Undoubtedly, LS1 engines were a real breakthrough in the world of small block V8 motors. Among the key modifications were increased block strength plus removal of the ignition system with a distributor. Some amateur mechanics still employ these motors to demonstrate their power in their project vehicles.
|LS1 Cylinder Head Specs|
|1997-1998 Casting Numbers (Perimeter Valve Cover Bolts)||10215339, 12550592, 12558806|
|1999-2004 Casting Numbers (Center Valve Cover Bolts)||12559853, 12558805, 12560621, 12562174, 12564241|
|Combustion Chamber Volume||67cc|
|Intake Port Shape||Cathedral|
|Intake Runner Volume||200cc|
|Exhaust Port Shape||Oval|
|Exhaust Runner Volume||70cc|
|Intake Valve Diameter||2.000 in.|
|Exhaust Valve Diameter||1.550 in.|
|Cylinder Head Bolt Style||Torque to Yield (TTY)|
|Cylinder Head Bolt Size (1997-2003)||(8) M11 x 2 x 155, (2) M11 x 2 x 100, (5) M8 x 1.25 x 45|
|Cylinder Head Bolt Size (2004)||(10) M11 x 2 x 100, (5) M8 x 1.25 x 45|
LS1 engine problems and reliability
LS motors are pretty durable and reliable, but, of course, some troubles may occur especially if we consider them as high-productivity engines. Among the key shortcomings of these motors are:
Piston Ring Seals. A part of LS modifications is provided with low-quality piston ring seals, which may lead to troubles with increased oil consumption. Moreover, consequently, you may face engine blowing.
Oil Pump Cavitation. The original oil pump may start to cavitate above 6,000 rpm. As LS motors have rather limited revolutions abilities, this trouble isn’t critical for a production variation of the motor. Nevertheless, performance versions reach more than 6,000 rpm and that may lead to troubles with oil pressure when the pump begins to cavitate (You can research this issue in more detail by having a look at the list of restyled and improved pumps).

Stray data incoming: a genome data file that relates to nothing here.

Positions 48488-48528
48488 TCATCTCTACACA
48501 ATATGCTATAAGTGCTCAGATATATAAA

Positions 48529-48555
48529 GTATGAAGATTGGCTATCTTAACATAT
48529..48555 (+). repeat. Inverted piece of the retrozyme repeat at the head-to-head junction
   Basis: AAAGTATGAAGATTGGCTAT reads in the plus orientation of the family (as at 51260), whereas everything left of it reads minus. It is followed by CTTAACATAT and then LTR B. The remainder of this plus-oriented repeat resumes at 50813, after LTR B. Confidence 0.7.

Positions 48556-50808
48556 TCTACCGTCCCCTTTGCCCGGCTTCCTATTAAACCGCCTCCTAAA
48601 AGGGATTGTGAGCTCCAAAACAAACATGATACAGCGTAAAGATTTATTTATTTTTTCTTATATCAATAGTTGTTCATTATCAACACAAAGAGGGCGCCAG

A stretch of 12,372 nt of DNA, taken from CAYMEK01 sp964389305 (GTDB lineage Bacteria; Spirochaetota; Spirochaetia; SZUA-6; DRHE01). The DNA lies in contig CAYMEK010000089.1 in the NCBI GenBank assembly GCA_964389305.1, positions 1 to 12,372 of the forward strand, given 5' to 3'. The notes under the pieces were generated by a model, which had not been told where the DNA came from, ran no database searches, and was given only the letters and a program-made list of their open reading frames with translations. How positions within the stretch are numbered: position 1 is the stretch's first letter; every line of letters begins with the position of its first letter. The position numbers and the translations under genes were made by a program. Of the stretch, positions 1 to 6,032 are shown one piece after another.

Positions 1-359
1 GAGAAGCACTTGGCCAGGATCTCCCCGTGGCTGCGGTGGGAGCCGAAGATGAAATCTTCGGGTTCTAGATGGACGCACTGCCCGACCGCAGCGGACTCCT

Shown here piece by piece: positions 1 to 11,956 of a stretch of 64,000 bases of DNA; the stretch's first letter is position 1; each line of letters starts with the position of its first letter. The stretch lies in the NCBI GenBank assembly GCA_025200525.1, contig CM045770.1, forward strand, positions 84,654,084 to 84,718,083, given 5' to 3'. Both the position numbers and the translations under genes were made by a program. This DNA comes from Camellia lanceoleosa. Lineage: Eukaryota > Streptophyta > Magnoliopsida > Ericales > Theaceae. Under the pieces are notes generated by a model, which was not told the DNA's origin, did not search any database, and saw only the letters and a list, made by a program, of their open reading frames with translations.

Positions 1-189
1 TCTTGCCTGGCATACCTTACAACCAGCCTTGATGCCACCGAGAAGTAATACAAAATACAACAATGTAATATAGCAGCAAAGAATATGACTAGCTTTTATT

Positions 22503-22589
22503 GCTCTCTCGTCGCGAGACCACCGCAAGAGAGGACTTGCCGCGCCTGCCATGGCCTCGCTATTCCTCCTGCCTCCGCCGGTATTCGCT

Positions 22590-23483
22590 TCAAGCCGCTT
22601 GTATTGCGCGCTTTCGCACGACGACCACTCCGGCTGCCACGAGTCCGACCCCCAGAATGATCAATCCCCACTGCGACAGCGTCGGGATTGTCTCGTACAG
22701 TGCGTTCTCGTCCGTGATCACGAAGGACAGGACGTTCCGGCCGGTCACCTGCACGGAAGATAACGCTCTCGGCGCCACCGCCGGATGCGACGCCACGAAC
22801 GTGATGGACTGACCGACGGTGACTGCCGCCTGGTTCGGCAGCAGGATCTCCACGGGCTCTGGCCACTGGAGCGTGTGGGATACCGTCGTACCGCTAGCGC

Non-Priority Main Oiling in OEM Blocks. The majority of aftermarket blocks feature updated priority oiling. Priority main oiling guarantees that oil gets to the mains and only after that, it reaches the heads. It helps to minimize the oil pressure drop. Meanwhile, all original LS blocks go without this system. And actually, if you opt for OEM settings, there is no need in priority main oiling as the motor will spend too little time at high revs.
Skirted Cylinder Block. Though skirted block proves to be more solid, it restricts the opportunity to decrease windage in classic ways. Thus, crank scrapers and power pouches can’t be utilized, reducing the efficiency of windage trays.
Despite being convenient for packaging, the push rod design is among the most substituted parts of the motor as its valve train is its main shortcoming. To be exact, the valve train system is so complex that it restricts the revs range.
Comparing to the overhead camshaft engine, a push rod motor needs more valve train details. Thus, the big number of moving details leads to their failure due to high friction in the valve train.
Restrictions of the actual valves which can be utilized are another common problem of LS and push rod motors. Thus, volumetric effectiveness may be limited due to the application of 1 intake and 1 exhaust valves in push rod versions. For instance, overhead camshaft engine keeps better productivity thanks to the utilization of up to 5 valves.
It’s pretty hard to reach camshaft because of the push rod design. Thus, in case you want to substitute camshaft, you need to remove either motor or radiator to reach it.
LS1 vs LS3 Which is better?
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Last update on 2020-04-01 / Affiliate links / Images from Amazon Product Advertising API